• HobbesMkii says:

        What kind of fucked up universe is Animal Crossing set in that there are guards out to prevent people from collecting candy? Can you imagine that:

        Guard’s Wife: “Good luck at work today, hunny! Don’t let anyone collect that candy.”
        Guard: “I won’t, dear!” God, I hate my job

        • GhaleonQ says:

          Remember, it’s GROUND CANDY.  It’s 1 thing to put a “Regal Cabinet” in your home after finding it in the wild.  It’s another to eat things off of the ground in a Forest entirely populated by Animals.

        • HobbesMkii says:

          Then why not just set up stricter litter laws? What logic is there in going, “Oh, lots of discarded candy in this forest. We should hire a bunch of guards to watch and make sure people don’t try and collect it.”

    • Aaron Riccio says:

      How have they not introduced Mario Party U yet? Or did I just miss that?

  2. Brainstrain91 says:

    Reminds me of the Super Mario Galaxy “mutliplayer”, where P1 plays the game and P2 flutters around gathering and wasting your star bits. Only one of them is actually playing a Mario game. I’ve read article of gamer guys and non-gamer significant-girls having fun with it. But it’s pointless for two actual gamers.

    • Girard says:

      It was pretty explicitly designed for pairs where one is more comfortable/experienced, and the other is not, and I’d say that’s a step up from the necessarily single-player-only design of the 3-D Mario games where it’s not really feasible to have a multiplayer option that accommodates two “actual” gamers.

      I actually quite enjoyed that style of interaction, and found a few different ways to make use of it. In addition to the expected scenario of a less-savvy friend being able to gather and waste start bits, I found what was more fun was giving a friend or younger relative the chance to play as Mario, while my more experienced self played as the 2P and used the cursor’s ability to stun enemies or hold back obstacles like rolling boulders, making the game less frustrating and challenging. He was traversing the world, and I was manipulating the world, and we were working as a team toward the goal, which was pretty great.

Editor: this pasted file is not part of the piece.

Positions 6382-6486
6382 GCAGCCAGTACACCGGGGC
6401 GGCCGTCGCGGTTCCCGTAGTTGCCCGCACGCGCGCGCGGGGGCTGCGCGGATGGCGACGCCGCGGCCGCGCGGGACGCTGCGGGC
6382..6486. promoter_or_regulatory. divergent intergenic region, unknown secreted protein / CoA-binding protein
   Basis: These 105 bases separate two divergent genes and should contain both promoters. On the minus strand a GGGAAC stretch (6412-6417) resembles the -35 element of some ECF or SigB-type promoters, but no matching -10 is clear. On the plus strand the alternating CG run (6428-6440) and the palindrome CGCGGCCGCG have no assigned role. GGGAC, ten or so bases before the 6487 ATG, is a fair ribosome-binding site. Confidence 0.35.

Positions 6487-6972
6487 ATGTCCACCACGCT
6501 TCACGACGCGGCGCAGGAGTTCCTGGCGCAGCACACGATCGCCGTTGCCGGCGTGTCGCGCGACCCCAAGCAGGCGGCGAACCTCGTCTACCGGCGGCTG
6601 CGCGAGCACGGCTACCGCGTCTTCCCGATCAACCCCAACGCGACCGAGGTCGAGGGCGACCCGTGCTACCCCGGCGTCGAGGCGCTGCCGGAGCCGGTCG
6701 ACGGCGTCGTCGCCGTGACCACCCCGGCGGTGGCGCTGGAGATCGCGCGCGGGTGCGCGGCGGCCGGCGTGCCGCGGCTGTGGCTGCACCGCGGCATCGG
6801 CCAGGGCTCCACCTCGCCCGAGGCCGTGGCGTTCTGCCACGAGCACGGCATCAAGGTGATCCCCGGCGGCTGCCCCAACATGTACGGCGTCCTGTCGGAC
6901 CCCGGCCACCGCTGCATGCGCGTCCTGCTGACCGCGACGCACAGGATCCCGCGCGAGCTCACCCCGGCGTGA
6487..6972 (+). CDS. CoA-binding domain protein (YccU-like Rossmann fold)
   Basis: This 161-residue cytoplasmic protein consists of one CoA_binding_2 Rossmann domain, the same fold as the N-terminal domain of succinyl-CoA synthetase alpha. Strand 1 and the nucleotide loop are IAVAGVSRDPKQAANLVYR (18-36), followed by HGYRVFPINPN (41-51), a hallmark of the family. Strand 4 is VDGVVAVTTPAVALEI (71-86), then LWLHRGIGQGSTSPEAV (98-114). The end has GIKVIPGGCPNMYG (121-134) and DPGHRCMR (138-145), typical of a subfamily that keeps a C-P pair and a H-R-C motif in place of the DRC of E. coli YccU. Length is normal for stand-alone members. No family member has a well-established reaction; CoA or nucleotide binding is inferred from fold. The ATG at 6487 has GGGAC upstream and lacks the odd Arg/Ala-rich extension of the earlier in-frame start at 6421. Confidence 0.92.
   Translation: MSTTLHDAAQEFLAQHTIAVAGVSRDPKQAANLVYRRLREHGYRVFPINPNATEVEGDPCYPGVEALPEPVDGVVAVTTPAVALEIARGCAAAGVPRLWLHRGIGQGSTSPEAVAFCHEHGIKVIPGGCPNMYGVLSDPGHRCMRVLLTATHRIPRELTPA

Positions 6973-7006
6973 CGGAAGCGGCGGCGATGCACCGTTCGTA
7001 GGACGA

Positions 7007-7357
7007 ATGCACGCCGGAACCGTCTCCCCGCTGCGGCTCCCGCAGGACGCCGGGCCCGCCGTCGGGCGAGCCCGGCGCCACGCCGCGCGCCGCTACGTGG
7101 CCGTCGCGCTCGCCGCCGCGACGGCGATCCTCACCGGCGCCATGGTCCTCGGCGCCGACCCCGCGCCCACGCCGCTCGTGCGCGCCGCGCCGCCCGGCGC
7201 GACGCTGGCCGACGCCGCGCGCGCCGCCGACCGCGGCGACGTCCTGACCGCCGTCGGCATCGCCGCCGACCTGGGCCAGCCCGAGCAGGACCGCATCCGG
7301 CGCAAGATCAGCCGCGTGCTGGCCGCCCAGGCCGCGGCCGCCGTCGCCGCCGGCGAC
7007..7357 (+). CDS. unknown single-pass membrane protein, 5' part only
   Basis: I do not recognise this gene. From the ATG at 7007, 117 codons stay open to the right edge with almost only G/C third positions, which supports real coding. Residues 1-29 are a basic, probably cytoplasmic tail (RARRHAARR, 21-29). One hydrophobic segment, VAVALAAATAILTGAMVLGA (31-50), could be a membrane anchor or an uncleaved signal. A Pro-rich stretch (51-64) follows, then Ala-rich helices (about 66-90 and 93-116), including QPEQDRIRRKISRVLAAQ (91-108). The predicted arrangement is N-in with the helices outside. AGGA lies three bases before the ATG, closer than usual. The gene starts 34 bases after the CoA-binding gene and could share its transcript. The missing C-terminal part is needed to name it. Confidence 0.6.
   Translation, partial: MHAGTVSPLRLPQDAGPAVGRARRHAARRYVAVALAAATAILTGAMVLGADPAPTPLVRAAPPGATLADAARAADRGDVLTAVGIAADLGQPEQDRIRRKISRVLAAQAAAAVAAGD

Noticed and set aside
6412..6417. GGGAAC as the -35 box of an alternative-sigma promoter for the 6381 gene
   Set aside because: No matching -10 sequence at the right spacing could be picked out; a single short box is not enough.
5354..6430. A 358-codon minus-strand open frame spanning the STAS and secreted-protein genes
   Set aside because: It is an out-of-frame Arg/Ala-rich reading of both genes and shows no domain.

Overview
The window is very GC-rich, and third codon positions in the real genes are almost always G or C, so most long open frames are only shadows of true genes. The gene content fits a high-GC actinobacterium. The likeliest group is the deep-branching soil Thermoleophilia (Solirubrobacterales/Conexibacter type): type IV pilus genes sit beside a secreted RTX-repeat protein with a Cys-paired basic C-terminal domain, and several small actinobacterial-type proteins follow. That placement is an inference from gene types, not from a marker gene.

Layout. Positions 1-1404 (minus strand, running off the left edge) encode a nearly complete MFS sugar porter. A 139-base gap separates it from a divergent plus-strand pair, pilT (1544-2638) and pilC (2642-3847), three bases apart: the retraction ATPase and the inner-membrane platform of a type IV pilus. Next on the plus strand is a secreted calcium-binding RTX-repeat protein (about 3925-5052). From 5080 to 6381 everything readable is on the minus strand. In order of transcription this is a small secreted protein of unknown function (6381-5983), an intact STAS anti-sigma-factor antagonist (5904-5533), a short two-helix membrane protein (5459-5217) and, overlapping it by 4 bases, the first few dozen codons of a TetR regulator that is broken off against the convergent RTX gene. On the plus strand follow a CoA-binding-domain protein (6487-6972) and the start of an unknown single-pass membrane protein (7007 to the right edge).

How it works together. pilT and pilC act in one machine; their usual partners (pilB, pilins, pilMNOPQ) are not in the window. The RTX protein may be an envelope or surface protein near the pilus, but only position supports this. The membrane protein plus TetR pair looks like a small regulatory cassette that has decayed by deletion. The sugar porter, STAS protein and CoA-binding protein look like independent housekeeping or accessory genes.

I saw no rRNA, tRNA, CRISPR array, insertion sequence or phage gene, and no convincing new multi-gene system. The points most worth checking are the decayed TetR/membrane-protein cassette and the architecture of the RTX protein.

It seems like people expect the “helper” role to be handed over the grandma or little cousin to save them from the boredom of just watching the “real” gamer play, but I found it better addresses the frustration experienced gamers have when they sit and watch less-experienced gamers frustrate themselves playing a game. It gives you an opportunity to use your knowledge of the game to assist their gameplay without just snatching the controller out of their hand and beating the level for them.

      It’s not as truly complementary or awesome as the Mario Kart Double-Dash cooperative gameplay, but still something I found pretty successful, for what it was. It definitely wasn’t trying to be a full-on two-player experience like the NSMB Wii game was.

      • NFET says:

        I did that too. As such I see no problem with the bug guy here.

      • caspiancomic says:

         Yeah, Zack and Wiki’s “multiplayer” had a similar vibe. Player one controlled Zack and was in charge of actually, you know, playing the game, but player 2 could use his Wiimote to guide the player, point out interesting areas or objects, highlight items on the field, etc. I played it a bit with my housemates my first time through, and having the ability to highlight a specific thing on the screen was a lot easier than saying “no wait! Go back! No, like… over… back where you were… okay now go up… no, like, away from the camera… grgagh, just let me!”